Anne Washburn’s theatrical adaptation of The Twilight Zone does not try to disguise itself from the original TV show’s iconic personality. The play is quirky, creepy, and funny as it fully embraces the over the top nature of its origins which inspired a plethora of recognisable Sci-Fi tropes.

The Twilight Zone

Under Richard Jones’ direction, the cast dart and weave between different narratives with each performer multi-roling to play numerous characters. We do not cycle through the narratives in a linear fashion, we chop and change between different episodes from the original show with comical transitions that harken back to the TV show’s memorable opening sequence. However, It can be disjointed and the pacing varies quite drastically, some scenes last a few minutes, another almost fifteen. I find myself to be more invested in the scenes of length, rather than some of the fast-paced alternatives. One in particular is a lengthy depiction of Cold-War America, a fight for survival under nuclear threat that highlights both class and racial tensions; issues that are still very much prevalent in America’s society today. The tension is masterfully crafted in this scene, with an all round acting performance that is chillingly real.

The rest of the play has a tonal balance of the unknown and humour. The comedy lands well, from an alien with an enlarged head and sparkling platforms to cigarettes appearing in the character’s hands (a head-nod to creator and narrator Rod Serling), the play does not shy away from the cheesiness of its source content. The magic-tricks and illusions are also highly amusing, some entertaining and some genuinely baffling as to how it is pulled off.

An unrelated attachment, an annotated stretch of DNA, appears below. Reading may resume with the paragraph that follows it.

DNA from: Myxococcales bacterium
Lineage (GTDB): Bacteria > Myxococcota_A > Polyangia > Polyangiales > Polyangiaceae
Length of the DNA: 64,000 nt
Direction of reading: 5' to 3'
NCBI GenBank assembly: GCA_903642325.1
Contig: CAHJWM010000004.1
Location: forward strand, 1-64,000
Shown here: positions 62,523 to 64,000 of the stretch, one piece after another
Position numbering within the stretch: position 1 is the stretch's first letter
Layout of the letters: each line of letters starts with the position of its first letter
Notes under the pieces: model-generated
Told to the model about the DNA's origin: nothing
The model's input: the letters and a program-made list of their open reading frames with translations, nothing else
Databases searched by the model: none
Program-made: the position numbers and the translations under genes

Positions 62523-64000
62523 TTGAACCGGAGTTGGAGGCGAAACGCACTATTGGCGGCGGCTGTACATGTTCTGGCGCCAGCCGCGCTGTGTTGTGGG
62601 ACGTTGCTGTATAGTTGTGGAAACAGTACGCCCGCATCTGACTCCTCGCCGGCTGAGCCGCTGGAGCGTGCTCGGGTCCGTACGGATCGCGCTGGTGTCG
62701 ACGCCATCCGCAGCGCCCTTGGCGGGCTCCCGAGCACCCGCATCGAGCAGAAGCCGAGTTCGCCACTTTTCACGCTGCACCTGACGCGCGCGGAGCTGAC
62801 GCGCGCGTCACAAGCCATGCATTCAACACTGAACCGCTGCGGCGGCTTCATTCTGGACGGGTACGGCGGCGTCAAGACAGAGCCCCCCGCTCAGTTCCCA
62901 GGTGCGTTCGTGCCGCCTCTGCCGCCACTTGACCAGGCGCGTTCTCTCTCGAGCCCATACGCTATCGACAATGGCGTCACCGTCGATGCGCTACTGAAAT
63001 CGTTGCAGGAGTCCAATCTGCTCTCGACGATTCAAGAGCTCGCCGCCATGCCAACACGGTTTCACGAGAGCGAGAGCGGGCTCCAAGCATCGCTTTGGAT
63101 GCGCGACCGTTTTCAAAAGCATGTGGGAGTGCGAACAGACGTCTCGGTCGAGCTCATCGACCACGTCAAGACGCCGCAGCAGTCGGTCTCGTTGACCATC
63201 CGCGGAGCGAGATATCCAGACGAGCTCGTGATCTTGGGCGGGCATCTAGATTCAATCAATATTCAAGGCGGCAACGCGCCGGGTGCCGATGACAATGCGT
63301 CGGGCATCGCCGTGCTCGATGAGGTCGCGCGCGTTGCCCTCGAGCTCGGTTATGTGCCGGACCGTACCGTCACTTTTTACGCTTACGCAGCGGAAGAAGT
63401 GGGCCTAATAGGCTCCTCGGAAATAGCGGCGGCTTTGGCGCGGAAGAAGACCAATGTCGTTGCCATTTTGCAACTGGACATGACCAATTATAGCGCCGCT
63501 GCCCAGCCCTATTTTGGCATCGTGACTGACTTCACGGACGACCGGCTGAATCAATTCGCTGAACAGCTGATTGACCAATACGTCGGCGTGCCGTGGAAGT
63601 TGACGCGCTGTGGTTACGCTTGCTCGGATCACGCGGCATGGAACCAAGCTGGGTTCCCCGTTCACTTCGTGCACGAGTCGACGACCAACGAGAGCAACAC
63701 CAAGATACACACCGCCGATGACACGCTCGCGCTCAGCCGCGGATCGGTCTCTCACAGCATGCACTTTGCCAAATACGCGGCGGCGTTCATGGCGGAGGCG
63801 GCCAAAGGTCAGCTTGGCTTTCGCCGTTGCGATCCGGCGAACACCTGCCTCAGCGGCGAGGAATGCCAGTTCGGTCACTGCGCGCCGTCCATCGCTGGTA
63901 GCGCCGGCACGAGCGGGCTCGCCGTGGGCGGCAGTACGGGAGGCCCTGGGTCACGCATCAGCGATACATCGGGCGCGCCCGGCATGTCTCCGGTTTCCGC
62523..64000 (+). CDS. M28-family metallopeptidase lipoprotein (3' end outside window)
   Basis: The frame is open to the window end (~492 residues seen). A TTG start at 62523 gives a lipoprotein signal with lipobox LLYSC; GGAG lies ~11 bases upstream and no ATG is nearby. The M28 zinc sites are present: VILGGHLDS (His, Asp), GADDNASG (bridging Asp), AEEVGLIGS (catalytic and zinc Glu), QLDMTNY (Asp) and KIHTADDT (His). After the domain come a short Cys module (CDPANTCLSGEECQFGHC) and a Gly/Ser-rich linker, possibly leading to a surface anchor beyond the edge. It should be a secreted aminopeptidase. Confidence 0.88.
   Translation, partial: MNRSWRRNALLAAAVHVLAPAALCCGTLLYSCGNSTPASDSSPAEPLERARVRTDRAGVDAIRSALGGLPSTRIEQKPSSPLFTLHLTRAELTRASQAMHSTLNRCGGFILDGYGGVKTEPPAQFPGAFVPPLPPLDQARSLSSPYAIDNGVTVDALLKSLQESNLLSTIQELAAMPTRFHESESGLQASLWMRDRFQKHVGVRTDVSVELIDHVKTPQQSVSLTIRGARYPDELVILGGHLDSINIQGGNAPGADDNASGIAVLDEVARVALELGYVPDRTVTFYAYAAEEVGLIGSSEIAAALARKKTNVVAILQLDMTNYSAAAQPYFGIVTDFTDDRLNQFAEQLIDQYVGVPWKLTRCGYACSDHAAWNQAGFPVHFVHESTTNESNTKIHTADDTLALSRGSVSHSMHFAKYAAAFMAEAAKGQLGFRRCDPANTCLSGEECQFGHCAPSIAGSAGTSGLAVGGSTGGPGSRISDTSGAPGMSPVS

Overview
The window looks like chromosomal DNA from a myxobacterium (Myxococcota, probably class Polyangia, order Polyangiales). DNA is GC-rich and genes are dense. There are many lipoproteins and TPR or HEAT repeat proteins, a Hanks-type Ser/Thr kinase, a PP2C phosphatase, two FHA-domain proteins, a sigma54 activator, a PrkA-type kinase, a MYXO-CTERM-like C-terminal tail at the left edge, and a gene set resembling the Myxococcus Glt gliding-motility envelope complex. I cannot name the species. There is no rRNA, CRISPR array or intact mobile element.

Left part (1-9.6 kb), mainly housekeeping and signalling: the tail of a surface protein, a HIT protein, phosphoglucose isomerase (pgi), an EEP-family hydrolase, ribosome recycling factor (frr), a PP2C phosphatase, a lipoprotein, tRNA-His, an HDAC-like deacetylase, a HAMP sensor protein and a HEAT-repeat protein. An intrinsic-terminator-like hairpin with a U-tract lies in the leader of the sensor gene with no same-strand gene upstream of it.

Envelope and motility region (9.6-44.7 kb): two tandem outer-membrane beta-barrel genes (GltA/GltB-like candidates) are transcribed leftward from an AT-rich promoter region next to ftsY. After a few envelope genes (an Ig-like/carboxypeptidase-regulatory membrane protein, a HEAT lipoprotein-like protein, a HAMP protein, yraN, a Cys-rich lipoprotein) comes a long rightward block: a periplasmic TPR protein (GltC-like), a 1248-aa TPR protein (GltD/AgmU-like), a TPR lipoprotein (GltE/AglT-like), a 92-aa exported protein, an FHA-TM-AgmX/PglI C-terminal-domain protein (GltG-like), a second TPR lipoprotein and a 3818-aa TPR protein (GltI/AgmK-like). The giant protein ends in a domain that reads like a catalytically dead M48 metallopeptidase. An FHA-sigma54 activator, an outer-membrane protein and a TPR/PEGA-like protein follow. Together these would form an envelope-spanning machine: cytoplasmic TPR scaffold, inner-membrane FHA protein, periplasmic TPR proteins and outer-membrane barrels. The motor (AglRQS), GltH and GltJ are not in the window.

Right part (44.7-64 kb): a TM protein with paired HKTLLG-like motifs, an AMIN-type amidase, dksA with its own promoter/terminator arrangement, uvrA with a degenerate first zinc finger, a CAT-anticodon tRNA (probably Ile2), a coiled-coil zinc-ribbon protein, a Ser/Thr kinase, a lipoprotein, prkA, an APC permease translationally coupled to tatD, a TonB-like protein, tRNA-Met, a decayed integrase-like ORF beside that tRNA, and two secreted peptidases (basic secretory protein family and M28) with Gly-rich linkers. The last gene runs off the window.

The set, a starry backdrop with a simple changing set, from the more naturalistic of a diner to the more absurd of inside the realm of dreams, it is simple, clean and effective. The sound design also deserves mentioning, Sarah Angliss and Christopher Strutt’s soundscape is highly effective as screams reverberate around the intimate theatre, many sweeping from left to right behind the audience’s ears from the well placed sound system.

The play is good fun, fan-service galore, with a cast of individuals that make you laugh, question the unknown and sometimes touch on something a little sincere, I just had hoped it would touch on it a little more. 3/5

Review written by Daniel Elliman.

The Twilight Zone is currently showing until Saturday 16th March 2019 at the Ambassadors Theatre. To find out more about the production, visit here…

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Written by Theatrefullstop